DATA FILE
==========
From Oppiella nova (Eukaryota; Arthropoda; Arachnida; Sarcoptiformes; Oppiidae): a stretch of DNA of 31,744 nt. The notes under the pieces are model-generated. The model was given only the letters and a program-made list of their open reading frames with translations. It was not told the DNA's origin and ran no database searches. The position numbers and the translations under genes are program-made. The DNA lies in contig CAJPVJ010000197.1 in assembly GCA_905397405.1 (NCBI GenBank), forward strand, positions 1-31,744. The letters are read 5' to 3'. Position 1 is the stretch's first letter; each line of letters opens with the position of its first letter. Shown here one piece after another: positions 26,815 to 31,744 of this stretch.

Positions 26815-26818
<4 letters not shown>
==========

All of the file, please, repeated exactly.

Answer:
From Oppiella nova (Eukaryota; Arthropoda; Arachnida; Sarcoptiformes; Oppiidae): a stretch of DNA of 31,744 nt. The notes under the pieces are model-generated. The model was given only the letters and a program-made list of their open reading frames with translations. It was not told the DNA's origin and ran no database searches. The position numbers and the translations under genes are program-made. The DNA lies in contig CAJPVJ010000197.1 in assembly GCA_905397405.1 (NCBI GenBank), forward strand, positions 1-31,744. The letters are read 5' to 3'. Position 1 is the stretch's first letter; each line of letters opens with the position of its first letter. Shown here one piece after another: positions 26,815 to 31,744 of this stretch.

Positions 26815-26818
<4 letters not shown>